THE OFFICIAL GUIDE TO NOTTING HILL CARNIVAL

CARNIVAL through the decades: 1970s

London, the 1970s and Notting Hill Carnival As Britain’s finances spiraled downward and the nation found itself suppliant to the International Monetary Fund, the seeming stolidity of 1970s London concealed various, often deeply opposed, radical trends. The entrepreneurial spirit of independent record labels anticipated the radical economic policies of Margaret Thatcher, whereas Punk spoke in tongues with protomillennial fervour. The aftershocks of the collapse of the British Empire transformed London for the first time into a truly cosmopolitan city. Its pop music was flavoured by a new generation of immigrants and people on the margins of society. Pop svengali Mike Chapman...
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The history of Notting Hill Carnival Food

The history of Jamaican food starts with the Spanish arriving in 1509 and driving out the original inhabitants (the Arawak Indians.) With the Spanish, came many slaves, which brought their cooking techniques, spices and recipes from Africa to the island. Jamaica is also famous for what is known as “jerk” – a sort of dried meat (known as beef jerky in other parts of the world) that finds its roots in the Cormantee tribes in Africa, and was imported when slaves came to Jamaica.       Notting Hill Carnival food by numbers (and how much gets eaten) 30,000 corn...
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CARNIVAL through the decades: 1960s

The roots of the Notting Hill Carnival took shape in the mid-1960s. The carnival was a celebration of freedom which was expressed through song, dance and flamboyant costumes. This tradition continued as each year people took to the streets and as large numbers of West Indian population travelled to the UK in the 1950s, this spectacular event established itself in London. The first carnival in London took place in 1959 and was held in a town hall in St. Pancras and the tradition of staging the carnival in town halls continued until it moved to Notting Hill in 1964. The event...
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RBMA X MANGROVE

Red Bull Music Academy proudly supported and collaborating with Mangrove, one of the most prominent and well-respected steel bands who have been participating in Carnival for well over 30 years. Working closely together, this year’s float was unlike anything Notting Hill has seen before, ready to roll down the Carnival route come Monday 28th August. Trinidadian soca stars Bunji Garlin, Fay-Ann Lyons and Olatunji flew in to perform on-board to Mangrove’s dancers and the wider Notting Hill Mangrove community.   Photography credit: Danny North/Fanatic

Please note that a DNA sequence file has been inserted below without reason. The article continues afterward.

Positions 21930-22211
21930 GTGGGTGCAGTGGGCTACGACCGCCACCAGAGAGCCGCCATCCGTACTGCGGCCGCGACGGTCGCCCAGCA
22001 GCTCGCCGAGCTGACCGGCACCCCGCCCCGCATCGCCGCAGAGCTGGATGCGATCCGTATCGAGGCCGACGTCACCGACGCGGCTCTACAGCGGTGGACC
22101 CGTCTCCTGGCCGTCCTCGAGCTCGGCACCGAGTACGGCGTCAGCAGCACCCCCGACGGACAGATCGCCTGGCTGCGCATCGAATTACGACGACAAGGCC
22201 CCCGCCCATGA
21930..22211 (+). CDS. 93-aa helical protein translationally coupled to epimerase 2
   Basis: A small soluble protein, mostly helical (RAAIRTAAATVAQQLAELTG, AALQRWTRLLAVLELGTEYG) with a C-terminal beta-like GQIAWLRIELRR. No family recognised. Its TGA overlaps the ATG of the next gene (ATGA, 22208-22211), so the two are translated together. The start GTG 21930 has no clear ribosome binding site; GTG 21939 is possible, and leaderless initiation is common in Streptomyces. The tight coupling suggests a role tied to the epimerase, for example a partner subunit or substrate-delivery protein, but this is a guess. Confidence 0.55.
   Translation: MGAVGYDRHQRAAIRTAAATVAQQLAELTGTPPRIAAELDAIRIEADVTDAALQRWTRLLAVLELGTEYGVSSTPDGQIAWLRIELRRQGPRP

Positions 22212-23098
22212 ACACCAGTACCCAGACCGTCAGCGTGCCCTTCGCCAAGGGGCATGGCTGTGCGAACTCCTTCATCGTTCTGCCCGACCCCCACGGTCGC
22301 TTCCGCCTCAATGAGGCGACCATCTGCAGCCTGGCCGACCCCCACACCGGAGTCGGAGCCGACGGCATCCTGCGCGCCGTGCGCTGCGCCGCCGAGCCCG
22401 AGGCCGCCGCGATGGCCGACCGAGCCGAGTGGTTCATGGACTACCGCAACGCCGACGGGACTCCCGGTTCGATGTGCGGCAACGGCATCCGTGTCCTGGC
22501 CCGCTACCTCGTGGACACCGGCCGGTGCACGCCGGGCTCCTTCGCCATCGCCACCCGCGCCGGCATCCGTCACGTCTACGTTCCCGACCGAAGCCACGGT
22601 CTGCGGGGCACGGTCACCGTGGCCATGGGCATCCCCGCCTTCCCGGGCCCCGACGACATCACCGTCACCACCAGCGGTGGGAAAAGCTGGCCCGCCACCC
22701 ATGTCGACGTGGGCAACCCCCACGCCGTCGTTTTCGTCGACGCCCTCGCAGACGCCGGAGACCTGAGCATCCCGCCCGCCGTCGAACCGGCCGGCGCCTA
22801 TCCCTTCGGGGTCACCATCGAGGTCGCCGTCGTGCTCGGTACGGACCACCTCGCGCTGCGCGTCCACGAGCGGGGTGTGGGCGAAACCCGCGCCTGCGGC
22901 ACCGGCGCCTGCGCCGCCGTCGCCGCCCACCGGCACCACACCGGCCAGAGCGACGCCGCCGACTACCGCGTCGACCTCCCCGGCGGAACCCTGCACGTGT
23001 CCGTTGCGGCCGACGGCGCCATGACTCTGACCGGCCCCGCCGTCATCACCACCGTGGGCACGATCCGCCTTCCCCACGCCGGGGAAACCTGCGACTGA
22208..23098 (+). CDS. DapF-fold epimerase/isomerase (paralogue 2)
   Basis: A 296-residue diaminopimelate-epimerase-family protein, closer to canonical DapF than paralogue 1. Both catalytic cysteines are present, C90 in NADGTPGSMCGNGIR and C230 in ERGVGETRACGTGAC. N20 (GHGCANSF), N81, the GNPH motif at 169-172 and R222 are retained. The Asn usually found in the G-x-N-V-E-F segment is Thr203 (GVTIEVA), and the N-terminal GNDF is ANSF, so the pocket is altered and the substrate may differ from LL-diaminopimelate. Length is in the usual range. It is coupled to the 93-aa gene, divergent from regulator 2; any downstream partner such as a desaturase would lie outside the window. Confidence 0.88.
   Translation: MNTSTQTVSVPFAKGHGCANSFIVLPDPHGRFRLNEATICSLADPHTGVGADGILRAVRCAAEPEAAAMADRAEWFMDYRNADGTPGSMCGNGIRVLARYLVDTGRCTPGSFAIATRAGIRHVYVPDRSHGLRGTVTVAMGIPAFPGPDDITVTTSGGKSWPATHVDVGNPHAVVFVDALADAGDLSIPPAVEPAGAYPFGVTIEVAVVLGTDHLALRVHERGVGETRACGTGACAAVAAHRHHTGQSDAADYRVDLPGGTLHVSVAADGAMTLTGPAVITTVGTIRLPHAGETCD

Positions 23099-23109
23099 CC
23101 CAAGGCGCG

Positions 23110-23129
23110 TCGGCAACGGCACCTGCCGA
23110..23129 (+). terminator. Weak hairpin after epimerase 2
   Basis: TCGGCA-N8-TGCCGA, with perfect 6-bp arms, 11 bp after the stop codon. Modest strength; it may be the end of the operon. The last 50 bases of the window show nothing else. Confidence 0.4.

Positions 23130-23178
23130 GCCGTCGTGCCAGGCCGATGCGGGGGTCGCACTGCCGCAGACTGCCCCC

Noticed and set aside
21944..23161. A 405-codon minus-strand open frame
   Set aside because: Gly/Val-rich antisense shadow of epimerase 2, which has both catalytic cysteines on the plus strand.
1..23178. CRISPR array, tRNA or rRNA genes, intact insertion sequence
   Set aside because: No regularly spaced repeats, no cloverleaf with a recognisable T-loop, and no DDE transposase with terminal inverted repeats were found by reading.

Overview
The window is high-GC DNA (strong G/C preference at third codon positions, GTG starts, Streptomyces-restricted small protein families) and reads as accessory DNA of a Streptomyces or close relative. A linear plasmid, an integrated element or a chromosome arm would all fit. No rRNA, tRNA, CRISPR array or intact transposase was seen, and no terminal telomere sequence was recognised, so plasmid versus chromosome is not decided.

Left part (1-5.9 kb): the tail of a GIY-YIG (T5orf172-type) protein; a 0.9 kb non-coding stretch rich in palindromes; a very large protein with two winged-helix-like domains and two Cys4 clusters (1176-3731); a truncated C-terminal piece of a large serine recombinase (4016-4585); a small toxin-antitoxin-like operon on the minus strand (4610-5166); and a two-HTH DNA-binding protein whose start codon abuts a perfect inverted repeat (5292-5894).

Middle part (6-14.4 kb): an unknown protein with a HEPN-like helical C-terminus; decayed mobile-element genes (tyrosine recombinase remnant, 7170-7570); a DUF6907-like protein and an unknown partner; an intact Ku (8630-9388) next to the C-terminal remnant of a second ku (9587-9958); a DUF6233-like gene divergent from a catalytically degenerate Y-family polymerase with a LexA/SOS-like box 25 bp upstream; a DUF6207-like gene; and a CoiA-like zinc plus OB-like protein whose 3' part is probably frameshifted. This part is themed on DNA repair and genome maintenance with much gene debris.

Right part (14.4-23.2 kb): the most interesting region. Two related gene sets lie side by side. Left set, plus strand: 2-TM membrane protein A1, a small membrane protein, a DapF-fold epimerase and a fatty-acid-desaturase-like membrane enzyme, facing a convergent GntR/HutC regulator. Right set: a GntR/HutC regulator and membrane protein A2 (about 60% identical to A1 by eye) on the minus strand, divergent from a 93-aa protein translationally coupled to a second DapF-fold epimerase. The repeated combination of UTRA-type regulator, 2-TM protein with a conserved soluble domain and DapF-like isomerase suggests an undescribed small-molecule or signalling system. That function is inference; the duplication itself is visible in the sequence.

Carnival 2017 – Green For Grenfell

Organisers of Notting Hill Carnival announced prior to Carnival its new initiative – GREEN FOR GRENFELL. Visitors to this year’s Notting Hill Carnival were asked to adorn the colour green to show respect and solidarity for their neighbours and friends of Grenfell.  The colour green represents renewal, growth and harmony and performers and revellers alike supported Green For Grenfell by creating colourful artworks, Mas costumes and t-shirts colouring the streets of Notting Hill with the colour green. #greenforgrenfell      

Remembering Grenfell – the one minute silences in pictures

Countless whistles, steel drums, sound systems and hundreds of thousands of voices fell silent at this year’s Notting Hill Carnival in August. Carnival paid respect for their grieving friends and neighbours by falling silent for a minute at both Sunday and Monday’s parades.  In a mark of respect and solidarity many revellers wore the colour green to support the ‘Green For Grenfell’ campaign. The moment was concluded with a spontaneous round of applause and cheers from the hundreds of thousands celebrating over the bank holiday weekend. Watch the one minute silence captured on film here

Notting Hill Street Style through the decades

All youth subcultures are under represented, considering that they are such a massively important phenomena.  The people in these photos influence everything from fashion and design to music.  But, they are rarely given the recognition they deserve.  What are often seen as passing fads can become nationally, and in some cases, internationally influential movements, which bubble up from the clubs, streets and Notting Hill Carnival to reinvent the mainstream. This Sunday the V & A celebrate Caribbean popular culture with ‘Out Of Many One – Carribbean Carnival Festival’ Sunday 8th October 2017 – 12.30-17.30 – FREE The free inter-generational celebration...
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Carnival Arts: Sculptors – Carl & Lyn Gabriel

      Sculptors and creators of Carnival Arts, Carl & Lyn Gabriel are key advocates of promoting their traditional craft through the disappearing skill of wire bending (with the use of no gloves, may we add!). We spoke with Carl & Lyn on how their alternating roles play part of curating their infamous work, their key sources of inspiration and key tips on how to enjoy Carnival this year. What different roles do you both play to curate your sculptures? Carl: So, I do all of the technical aspects, like creating the sculptures with wire. Whilst Lyn will adorn...
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